|1. Chuang et al. ||1974||Course of renal vein in relation to aorta (case reports:2 undergone renal angiogram and 1 based on intraoperative findings)||1. Preaortic (normal)
|2. Brener et al. ||1974||Intraoperative findings of abdominal aortic surgeries||1. Transposition of IVC (0.2%-0.5%)
2. Duplication of IVC (0.2%-3%)
3. Circum -aortic left renal vein (1.5%-8.7%)
4. Retroaortic left renal vein (1.8%-2.4%)
|3. Hoeltl et al. ||1990||4,520 Retroperitoneal CT scans, anatomical studies of autopsy material of 354 cases and intraoperative observations made during 215 majors retroperitoneal procedures.||1) Circumaortic left renal vein
2) Type I -retroaortic left renal vein, (vein joins the inferior vena cava in orthotopic position)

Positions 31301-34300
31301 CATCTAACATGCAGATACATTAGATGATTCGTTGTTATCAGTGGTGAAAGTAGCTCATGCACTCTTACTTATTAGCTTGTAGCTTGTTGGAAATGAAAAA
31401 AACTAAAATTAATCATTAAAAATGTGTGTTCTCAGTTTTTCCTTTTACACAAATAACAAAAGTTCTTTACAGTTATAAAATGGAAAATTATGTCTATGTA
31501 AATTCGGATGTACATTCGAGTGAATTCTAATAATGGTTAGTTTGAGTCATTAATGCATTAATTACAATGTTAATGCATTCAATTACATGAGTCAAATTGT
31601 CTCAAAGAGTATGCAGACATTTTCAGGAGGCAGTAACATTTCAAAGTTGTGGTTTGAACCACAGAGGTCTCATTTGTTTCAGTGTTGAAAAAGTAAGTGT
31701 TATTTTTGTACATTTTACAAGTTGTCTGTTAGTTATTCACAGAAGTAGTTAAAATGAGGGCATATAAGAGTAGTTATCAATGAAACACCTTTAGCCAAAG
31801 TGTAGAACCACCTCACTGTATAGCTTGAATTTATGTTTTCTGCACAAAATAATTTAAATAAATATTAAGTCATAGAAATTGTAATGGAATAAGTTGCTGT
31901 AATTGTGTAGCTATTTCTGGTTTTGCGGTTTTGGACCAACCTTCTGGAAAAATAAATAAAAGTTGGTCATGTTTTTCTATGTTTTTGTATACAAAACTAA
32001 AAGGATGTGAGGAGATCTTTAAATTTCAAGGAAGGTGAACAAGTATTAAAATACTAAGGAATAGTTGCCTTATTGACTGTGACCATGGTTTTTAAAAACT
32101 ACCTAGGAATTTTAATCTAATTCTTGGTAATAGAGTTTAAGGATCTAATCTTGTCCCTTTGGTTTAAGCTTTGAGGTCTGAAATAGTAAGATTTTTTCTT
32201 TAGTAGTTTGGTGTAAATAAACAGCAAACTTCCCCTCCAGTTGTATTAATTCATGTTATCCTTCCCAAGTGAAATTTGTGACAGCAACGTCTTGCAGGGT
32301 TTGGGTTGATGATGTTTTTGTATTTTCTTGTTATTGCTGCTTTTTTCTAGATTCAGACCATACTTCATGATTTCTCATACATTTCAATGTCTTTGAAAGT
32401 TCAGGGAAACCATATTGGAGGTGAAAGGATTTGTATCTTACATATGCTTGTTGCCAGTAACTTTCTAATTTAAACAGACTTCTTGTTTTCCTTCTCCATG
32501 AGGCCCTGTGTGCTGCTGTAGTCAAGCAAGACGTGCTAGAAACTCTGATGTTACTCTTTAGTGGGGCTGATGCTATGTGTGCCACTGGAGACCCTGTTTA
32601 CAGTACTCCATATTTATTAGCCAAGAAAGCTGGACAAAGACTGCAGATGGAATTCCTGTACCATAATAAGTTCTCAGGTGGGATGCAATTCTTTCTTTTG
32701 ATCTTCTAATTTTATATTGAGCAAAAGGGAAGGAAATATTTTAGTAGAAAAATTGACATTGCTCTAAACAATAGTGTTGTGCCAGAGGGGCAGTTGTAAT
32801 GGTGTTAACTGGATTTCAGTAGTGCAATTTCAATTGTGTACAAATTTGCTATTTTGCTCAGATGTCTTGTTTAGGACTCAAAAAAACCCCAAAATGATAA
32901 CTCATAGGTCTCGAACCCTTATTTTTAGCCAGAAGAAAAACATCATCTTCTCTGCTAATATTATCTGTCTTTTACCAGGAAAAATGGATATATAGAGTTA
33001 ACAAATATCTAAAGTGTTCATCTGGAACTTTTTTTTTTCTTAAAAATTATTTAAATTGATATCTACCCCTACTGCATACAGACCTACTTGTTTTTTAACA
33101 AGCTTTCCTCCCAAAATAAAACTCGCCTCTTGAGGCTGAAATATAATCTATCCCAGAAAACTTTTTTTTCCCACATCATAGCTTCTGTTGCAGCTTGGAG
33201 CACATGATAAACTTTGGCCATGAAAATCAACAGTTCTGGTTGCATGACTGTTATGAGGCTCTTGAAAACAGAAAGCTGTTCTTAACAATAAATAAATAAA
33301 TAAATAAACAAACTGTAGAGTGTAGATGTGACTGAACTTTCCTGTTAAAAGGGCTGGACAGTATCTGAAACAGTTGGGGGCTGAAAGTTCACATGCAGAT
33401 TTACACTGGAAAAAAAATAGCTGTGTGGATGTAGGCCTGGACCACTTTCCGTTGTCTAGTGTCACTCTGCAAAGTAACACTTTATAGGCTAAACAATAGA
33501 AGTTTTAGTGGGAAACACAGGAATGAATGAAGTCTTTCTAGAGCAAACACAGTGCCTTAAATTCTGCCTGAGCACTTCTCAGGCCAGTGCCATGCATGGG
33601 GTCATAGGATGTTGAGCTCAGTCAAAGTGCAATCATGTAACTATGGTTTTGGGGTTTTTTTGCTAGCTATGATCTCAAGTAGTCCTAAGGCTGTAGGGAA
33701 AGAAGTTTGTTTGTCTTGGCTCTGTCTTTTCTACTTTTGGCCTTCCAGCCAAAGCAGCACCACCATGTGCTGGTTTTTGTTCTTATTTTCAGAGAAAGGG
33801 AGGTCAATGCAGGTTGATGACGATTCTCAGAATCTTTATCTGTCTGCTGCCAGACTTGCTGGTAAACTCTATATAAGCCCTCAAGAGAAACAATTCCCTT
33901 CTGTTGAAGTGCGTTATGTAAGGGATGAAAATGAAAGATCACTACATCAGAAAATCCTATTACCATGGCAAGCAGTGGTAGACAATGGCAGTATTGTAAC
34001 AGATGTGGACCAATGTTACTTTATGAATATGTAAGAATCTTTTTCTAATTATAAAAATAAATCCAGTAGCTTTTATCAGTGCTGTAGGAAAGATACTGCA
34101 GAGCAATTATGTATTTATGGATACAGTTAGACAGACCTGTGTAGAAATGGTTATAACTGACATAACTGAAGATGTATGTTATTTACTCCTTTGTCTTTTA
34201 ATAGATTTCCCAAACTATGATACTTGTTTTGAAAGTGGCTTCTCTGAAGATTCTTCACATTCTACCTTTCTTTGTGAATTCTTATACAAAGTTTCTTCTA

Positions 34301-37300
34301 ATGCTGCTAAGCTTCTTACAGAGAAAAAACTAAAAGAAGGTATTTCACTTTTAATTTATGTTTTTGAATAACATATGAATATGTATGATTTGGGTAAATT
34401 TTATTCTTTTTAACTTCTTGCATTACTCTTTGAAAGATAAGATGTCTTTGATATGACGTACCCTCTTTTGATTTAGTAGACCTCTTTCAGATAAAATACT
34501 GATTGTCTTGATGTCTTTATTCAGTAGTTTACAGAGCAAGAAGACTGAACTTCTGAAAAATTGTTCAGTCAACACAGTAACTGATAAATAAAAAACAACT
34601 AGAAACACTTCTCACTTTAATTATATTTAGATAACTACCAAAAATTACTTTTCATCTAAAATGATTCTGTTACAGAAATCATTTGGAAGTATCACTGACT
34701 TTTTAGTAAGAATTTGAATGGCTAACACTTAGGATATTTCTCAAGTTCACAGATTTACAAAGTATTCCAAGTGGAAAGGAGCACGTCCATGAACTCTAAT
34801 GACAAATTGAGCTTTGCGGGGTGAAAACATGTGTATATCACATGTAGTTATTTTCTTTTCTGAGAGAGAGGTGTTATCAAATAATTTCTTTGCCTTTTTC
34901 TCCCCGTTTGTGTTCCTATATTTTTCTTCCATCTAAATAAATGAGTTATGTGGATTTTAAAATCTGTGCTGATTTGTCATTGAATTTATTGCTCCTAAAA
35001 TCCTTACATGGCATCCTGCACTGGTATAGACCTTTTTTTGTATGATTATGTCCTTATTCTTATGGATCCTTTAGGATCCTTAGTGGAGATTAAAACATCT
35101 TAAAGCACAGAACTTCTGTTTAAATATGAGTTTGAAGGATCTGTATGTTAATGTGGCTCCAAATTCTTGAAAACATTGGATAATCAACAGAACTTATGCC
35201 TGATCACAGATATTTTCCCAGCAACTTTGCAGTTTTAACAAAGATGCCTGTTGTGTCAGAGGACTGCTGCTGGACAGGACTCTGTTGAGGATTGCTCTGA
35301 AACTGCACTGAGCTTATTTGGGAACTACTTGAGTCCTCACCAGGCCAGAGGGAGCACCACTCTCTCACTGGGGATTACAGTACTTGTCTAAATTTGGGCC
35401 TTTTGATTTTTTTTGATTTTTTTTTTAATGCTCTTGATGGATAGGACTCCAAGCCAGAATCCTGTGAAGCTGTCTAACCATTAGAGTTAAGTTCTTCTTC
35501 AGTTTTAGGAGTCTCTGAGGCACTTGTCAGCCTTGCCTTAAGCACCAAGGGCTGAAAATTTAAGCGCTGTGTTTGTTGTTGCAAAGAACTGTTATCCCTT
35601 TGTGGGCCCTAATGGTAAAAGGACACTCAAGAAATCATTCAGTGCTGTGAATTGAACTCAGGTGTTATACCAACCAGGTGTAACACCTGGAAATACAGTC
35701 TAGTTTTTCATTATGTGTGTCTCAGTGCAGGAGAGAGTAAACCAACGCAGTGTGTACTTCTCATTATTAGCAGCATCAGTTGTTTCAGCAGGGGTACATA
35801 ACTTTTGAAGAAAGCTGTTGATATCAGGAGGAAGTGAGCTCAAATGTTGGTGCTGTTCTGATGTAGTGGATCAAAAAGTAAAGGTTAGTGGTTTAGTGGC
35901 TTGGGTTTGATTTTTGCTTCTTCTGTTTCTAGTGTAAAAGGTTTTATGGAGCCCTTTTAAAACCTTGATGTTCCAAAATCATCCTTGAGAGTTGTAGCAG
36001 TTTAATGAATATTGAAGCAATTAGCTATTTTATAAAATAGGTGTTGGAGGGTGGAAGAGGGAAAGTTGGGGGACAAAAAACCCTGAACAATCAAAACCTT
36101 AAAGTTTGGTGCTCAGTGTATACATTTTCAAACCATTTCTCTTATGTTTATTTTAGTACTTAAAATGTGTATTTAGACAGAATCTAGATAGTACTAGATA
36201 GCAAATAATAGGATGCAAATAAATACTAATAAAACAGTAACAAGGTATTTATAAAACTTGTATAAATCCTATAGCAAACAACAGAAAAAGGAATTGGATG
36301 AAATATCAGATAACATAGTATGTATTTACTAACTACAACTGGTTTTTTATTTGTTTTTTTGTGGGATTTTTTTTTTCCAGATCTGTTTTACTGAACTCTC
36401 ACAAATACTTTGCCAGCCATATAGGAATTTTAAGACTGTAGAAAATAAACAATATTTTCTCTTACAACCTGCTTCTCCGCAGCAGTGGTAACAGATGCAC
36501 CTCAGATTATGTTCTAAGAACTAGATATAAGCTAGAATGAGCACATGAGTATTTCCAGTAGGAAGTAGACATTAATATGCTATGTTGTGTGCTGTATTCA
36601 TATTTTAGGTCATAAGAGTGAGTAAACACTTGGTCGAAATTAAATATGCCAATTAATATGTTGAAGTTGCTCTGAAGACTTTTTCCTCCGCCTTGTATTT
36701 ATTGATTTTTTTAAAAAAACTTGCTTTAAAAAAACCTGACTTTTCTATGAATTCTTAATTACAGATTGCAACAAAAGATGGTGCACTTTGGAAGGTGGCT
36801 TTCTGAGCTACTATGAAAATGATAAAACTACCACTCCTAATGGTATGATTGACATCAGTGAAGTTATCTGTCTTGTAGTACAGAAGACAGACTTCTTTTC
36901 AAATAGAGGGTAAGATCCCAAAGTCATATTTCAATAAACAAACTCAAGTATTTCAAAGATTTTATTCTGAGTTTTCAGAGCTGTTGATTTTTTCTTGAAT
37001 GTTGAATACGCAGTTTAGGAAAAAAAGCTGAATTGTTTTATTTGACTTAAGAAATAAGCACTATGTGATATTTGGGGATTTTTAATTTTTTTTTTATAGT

3)Retroaortic left renal vein, type II (joins the testicular (or ovarian) and ascending lumbar vein before joining the inferior vena cava at the level of L4 to L5)
4) Reduplication of the inferior vena cava; and
5) Transposition of the inferior vena cava
|4. Satyapal et al. ||1999||104 venograms,148 live kidney donor intraoperative findings, 525 Abdominal aneurysmal surgeries||1) Type 1A -most common type, consisted of two primary tributaries only an upper and lower, while Type IB had in addition, a posterior primary tributary
2) Type II A displayed more than two primary tributaries; e.g. upper, middle and lower, while Type IIB had in addition a posterior primary tributary
3) Type III consisted of any of the above classification patterns as well as displaying an additional renal vein
|5. Karaman et al. ||2007||Evaluation on 1856 patients with Multidetector computed tomography (MDCT) angiography with urological symptoms||1) Retro-aortic LRV joining the inferior vena cava (IVC) in the orthotopic position; (3.6%),
2) Retro-aortic LRV joining the IVC at level L4-L5 (1.4%)